I was going to do a Top 10 list, but I honestly don’t listen to that many albums to narrow down from a single year. Chances are I’ll discover numerous albums from 2008, but until then I’ll point out some that I ended up listening to
- Bon Iver – For Emma, Forever Ago
- French Kicks – Swimming
- City and Colour – Bring Me Your Love
- Girl Talk – Feed the Animals
- Vampire Weekend – Vampire Weekend
Busting out with something great, Bon Iver surprises everyone with a distinctive voice and beautifully arranged mid-fi indie folk. The singer was part of a band called DeYarmond Edison, a band with a more rootsy folk sound. Check out “Skinny Love.”
This band has been putting out stuff for a while, but this one doesn’t disappoint. The first song, “Abandon,” is a sonically pleasing harmony of voices akin to a matured Beach Boys sound. The production is nice too. The noticeable, but fitting reverb of the guitars and vocals mixing reminds me of the signature sound of the Walkmen, but with a subtler far-away reverb (sounds more distant instead of echo/twang common in surf music).
A heartfelt album of emotional immersion. Despite my lack of following the associated band Alexisonfire, I can enjoy what has come of this. City and Colour is a side-project of Dallas Green of Alexisonfire. The former is a contemplative, acoustic music; The latter is a screamo blend of poppy singing and screaming combined with dynamic hard and soft instrumentation (post-hardcore). This album is something special, stripped and honest.
When you highlight and condense musical pop culture for the generation of impatient, A.D.D.-blessed, hip, and postmodern culture of America, you are an automatic winner. Contemporary rap rhymes, the greatest dance beats, classic anthems, epic instrumentation, and mastery of DJing and mashups is what composes Girl Talk. While others have put there efforts in the same basket (other good artists include The Hood Internet or The Avalanches), Girl Talk consolidates a handful of great bits into a seamless stream of mini-samples.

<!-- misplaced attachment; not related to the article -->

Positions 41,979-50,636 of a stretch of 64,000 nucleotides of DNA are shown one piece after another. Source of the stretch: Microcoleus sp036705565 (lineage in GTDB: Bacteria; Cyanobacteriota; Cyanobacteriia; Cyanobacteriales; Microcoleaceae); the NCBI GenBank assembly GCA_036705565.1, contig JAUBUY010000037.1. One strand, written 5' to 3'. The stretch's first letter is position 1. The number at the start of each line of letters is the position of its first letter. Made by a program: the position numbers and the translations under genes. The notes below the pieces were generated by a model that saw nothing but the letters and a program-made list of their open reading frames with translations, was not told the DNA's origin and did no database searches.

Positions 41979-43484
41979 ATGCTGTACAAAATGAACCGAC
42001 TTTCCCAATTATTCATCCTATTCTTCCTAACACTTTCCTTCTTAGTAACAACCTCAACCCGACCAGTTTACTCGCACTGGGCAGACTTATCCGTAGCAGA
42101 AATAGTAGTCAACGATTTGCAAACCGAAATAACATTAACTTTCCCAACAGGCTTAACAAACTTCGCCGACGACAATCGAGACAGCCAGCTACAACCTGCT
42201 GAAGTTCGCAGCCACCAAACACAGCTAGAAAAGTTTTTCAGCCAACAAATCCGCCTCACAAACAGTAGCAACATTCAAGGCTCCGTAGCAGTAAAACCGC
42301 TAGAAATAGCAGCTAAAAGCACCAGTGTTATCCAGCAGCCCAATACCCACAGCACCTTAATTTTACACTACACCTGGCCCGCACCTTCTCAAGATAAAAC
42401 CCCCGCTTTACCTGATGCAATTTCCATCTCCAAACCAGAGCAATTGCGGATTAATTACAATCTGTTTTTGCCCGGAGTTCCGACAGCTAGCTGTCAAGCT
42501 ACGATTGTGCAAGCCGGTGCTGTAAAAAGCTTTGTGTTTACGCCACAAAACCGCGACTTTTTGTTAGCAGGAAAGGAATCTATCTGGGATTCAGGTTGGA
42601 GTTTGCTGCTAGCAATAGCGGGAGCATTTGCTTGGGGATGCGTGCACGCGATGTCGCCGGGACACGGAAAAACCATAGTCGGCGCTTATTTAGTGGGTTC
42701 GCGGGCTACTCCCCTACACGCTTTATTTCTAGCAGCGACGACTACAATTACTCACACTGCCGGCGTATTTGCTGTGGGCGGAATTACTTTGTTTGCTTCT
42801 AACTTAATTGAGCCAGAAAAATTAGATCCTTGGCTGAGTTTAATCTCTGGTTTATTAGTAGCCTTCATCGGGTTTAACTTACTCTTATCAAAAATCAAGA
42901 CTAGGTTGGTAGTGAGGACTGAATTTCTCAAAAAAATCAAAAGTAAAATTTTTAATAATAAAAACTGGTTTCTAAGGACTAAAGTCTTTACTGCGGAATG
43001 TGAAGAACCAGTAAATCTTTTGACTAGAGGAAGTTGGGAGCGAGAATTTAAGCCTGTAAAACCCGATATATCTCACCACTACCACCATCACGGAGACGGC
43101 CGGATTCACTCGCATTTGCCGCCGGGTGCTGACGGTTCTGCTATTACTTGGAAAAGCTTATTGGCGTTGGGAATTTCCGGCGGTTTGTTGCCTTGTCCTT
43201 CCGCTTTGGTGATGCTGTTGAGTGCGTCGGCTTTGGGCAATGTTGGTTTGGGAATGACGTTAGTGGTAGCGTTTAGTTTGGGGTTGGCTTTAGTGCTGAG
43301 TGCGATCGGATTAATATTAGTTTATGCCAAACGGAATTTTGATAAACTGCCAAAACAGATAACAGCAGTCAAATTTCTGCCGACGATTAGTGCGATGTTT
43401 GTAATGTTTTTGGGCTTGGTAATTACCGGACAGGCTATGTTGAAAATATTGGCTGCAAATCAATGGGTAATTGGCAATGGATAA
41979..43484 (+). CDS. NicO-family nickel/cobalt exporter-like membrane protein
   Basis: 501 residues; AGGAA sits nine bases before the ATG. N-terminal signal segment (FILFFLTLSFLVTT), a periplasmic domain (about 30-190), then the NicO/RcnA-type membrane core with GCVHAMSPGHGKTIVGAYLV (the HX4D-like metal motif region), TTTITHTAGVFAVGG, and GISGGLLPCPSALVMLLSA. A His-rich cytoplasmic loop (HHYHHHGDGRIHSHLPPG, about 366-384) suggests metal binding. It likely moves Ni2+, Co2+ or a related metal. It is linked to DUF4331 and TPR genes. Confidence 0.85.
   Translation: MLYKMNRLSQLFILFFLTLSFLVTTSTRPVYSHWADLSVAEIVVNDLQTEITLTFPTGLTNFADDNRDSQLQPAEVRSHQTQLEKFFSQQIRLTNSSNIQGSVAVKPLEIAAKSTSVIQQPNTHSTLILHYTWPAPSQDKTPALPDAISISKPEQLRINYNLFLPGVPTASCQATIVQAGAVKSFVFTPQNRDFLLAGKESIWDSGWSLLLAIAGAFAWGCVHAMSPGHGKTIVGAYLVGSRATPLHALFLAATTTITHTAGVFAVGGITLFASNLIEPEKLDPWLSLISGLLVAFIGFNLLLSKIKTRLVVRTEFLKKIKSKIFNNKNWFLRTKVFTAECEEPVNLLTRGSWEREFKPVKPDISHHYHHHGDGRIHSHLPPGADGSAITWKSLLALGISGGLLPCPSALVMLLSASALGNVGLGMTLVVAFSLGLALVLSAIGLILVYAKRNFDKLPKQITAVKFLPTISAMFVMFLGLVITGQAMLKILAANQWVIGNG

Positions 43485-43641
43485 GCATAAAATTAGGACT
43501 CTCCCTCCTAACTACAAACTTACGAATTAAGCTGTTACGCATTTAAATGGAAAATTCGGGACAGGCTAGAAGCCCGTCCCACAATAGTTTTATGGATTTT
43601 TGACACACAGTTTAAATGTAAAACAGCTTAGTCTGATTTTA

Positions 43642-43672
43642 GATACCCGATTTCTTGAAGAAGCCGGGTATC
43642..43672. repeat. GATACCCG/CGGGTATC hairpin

Light, happy, and ethno-tropical feeling of joyous punk mixed with a hint of the trendy coastline is Vampire Weekend. While it may get downplayed as being overly hipster indie snob stylistically, it surpasses the shallowness of trying to define itself as elitist. Call them cheery preppies, but they manage to create an atmosphere with unique propositions (think Beach Boys at their overly cheesiest, then the Beatles on vacation in Jamaica making a complimentary album for the White Album, then an African group form a punk band, all while raindrops keep falling on their heads).
- Runner up: The Walkmen – You & Me
This is a great album. I haven’t decided if this one matches my three Walkmen favorites Bows + Arrows, Everyone Who Pretended to Like Me is Gone, and A Hundred Miles Off. There is nothing wrong with the album entirely, but I haven’t found that lasting punch. It’s a bit softer, more nostalgic, and just as pleasant as any of their previous works. I just haven’t tripped on the secret ingredient. But it tastes extremely delicious.
Apologies for this being posted so distant from the New Year. I had this written in January, but never got around to polishing it for publishing.